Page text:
TCS Daily


Worker's Paradise?

By Gareth Harding - May 5, 2006 12:00 AM

The EU has designated 2006 the European Year of Workers' Mobility. Try telling that to the 75 million citizens of the Union's newest member countries -- who have been barred from working in all but three of the EU's previous 15 states since they joined the bloc two years ago.

The right to live and work in another European Union country is enshrined in the club's founding treaty and is one of the four so-called "freedoms" all EU citizens are meant to enjoy. But when the former communist states of the Czech Republic, Poland, Hungary, Estonia, Latvia, Lithuania, Slovenia and Slovakia joined the EU on May 1, 2004, this basic right was denied them, along with a host of other perks and privileges of EU membership.

Germany and Austria, whose eastern frontiers used to be those of the Union, argued that their labor markets would be swamped by poor eastern Europeans if they opened up their borders to the eight newcomers. Despite the evidence of all previous enlargements -- which had only a minor impact on labor mobility -- and numerous European Commission surveys predicting a trickle of economic migrants from the east, 12 of the EU's then 15 members followed the examples of Berlin and Vienna in shutting their doors to workers from the new states.

Only three countries welcomed eastern workers with open arms -- Britain, Ireland and Sweden -- and citizens from the new member states wasted no time heading west. By the end of last year, 345,000 had signed up to a work registration scheme. In Ireland, the figures are even more impressive, with more than 120,000 east Europeans registered to work in a country of four million.

However, the Emerald Isle is only one of two EU states -- the other is Austria -- where nationals from new countries represent more than one percent of the working age population. In the Union as a whole, only 1.5 percent of citizens live and work in a different member state from their country of origin -- a proportion that has hardly changed for the last 30 years. So much for labor mobility.

Ahead of the EU's biggest ever enlargement London's notoriously shrill tabloid press warned that Britain was about to be flooded with poor eastern European "scroungers" who would steal the jobs of hard-working Brits and "sponge" off the welfare state. In fact, all evidence points to the contrary. A study by the Brussels-based advocacy group European Citizen Action Service found that eastern Europeans generated over $900 million for the UK treasury in the first 12 months after enlargement, while putting very little strain on state coffers. More than 97 percent of east Europeans are in full-time employment, helping to increase tax revenues, curb inflation and keep interest rates down, according to a report by Ernst and Young. In the first year after Sweden opened its borders, the state had paid out a mere $23,400 in social security to families from the new member states.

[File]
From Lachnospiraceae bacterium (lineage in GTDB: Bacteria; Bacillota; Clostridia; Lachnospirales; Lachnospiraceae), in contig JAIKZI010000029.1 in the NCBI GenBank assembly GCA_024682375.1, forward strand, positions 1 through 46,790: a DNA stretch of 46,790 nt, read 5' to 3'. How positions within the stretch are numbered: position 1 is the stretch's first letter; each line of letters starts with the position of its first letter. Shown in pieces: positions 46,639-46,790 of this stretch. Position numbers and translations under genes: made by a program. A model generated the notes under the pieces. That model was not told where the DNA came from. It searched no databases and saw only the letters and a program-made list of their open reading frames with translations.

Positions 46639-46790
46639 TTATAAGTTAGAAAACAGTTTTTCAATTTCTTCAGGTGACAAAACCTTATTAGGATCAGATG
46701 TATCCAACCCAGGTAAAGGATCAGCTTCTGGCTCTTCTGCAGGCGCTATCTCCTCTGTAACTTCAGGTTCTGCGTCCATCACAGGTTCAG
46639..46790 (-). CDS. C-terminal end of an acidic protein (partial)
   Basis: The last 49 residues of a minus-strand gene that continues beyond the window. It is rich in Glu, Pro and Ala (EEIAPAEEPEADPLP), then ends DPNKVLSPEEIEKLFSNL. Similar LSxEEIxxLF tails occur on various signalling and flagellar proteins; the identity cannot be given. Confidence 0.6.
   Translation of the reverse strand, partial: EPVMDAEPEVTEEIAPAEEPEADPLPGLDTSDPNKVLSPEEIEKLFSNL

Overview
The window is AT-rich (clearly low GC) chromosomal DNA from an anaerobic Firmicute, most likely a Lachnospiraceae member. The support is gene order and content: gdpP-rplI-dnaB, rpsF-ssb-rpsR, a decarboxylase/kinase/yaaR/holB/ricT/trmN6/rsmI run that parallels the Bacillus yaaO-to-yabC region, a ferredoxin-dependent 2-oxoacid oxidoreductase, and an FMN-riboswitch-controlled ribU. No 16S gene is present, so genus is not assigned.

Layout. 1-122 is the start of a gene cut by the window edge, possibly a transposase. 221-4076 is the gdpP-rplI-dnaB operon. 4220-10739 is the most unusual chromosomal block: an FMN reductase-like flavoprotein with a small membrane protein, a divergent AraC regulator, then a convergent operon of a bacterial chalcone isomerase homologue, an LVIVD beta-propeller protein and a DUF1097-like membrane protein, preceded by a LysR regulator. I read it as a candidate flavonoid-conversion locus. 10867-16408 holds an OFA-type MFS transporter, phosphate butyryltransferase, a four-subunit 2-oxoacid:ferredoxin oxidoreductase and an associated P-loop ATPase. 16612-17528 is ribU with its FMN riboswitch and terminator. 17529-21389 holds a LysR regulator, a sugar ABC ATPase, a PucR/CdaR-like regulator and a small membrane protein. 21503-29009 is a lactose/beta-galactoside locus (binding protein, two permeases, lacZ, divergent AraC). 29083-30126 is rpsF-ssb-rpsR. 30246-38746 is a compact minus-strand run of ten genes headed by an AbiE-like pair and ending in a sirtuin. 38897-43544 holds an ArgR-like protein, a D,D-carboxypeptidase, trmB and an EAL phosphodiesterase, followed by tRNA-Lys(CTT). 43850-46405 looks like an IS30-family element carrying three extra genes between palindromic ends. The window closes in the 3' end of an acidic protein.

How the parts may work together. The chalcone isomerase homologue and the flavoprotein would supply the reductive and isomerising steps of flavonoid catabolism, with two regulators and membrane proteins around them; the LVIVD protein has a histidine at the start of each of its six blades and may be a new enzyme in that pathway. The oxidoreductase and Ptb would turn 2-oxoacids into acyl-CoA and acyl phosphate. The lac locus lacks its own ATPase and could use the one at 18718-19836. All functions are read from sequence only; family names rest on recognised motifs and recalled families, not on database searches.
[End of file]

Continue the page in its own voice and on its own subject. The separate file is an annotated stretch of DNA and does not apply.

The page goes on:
East European workers have had so little impact on the British, Irish and Swedish labor markets because all three countries are booming in comparison to most of the 12 EU states that refused them. The newcomers, who tend to be young and well-educated, are also doing the sort of jobs Brits, Irish and Swedes either cannot or will not do. Indeed, Polish workers are held in such esteem in Britain -- as opposed to France, where the spectre of the mythical Polish plumber helped torpedo the EU constitution last year -- that many employers prefer migrants to British nationals, according to a recent Joseph Rowntree Foundation study.

With such positive evidence of the first two years of enlargement to draw on, one would have thought governments in the 12 other "old" European member states would have rushed to follow the example of Britain, Sweden and Ireland. But as the deadline for deciding to lift or keep the ban for a further five years approached on May 1, only four countries -- Spain, Portugal, Finland and Greece -- had opted to open their borders.

What is remarkable about these states is that they include the EU-15's three poorest members -- Spain, Greece and Portugal -- and two countries, Finland and Spain, that have traditionally grappled with high unemployment rates. Contrast this with the list of EU states that have chosen to either keep their ban on eastern workers or lift it gradually over the next five years. This numbers all but one of the Union's richest and most powerful countries, the exception being Britain, and six founding members of the European Union -- France, Germany, Luxembourg, Italy, Belgium and the Netherlands.

It is no coincidence that almost all the states that have opened their borders enjoy relatively high growth rates and lower-than-average unemployment levels, whereas those that have shut off their labor markets from outside competition suffer from low growth and high jobless rates.

It is also unsurprising to learn that economic growth in the new member states, with their low taxes and pro-market policies, is two to three times higher than old EU countries. A paper to be published by the European Commission this week is expected to show the spectacular progress made by the eight countries that shrugged off four decades of communist rule just 15 years ago. Their per capita incomes have risen from 44 percent of the average for the old EU-15 in 1997 to 50 percent last year.

"All animals are equal, but some animals are more equal than others," proclaimed one of the ruling pigs' edicts in George Orwell's Animal Farm. The EU has been based on a two-tier system ever since the eight former Soviet satellite states joined two years ago; but it is the countries on top that are rapidly slipping down the league and the countries handed second class status just two years ago that are rising the fastest.

Gareth Harding is a freelance journalist based in Brussels.

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